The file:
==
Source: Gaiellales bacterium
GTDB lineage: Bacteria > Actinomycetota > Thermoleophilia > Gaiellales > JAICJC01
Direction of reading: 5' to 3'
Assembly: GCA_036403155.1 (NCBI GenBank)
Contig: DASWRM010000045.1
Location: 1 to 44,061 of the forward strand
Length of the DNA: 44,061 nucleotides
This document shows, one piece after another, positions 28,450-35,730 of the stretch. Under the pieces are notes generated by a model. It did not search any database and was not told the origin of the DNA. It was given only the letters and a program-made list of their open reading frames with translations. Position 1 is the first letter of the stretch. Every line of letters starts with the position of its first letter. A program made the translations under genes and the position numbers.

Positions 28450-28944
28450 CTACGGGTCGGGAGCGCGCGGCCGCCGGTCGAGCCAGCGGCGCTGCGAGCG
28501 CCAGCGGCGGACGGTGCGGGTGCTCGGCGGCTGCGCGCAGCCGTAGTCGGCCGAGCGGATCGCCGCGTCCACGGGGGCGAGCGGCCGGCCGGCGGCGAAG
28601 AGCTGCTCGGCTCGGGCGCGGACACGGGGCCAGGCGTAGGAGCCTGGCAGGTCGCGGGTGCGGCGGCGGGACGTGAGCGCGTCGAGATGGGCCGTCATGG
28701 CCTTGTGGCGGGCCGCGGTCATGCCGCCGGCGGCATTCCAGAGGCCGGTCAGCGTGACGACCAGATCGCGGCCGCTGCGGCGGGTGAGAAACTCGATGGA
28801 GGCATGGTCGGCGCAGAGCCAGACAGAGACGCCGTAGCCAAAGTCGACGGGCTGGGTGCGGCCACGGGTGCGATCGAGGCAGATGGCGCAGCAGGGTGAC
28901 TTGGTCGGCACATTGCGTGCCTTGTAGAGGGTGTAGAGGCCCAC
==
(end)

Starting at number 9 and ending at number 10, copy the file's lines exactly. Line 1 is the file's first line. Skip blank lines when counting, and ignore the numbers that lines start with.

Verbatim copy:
Positions 28450-28944
28450 CTACGGGTCGGGAGCGCGCGGCCGCCGGTCGAGCCAGCGGCGCTGCGAGCG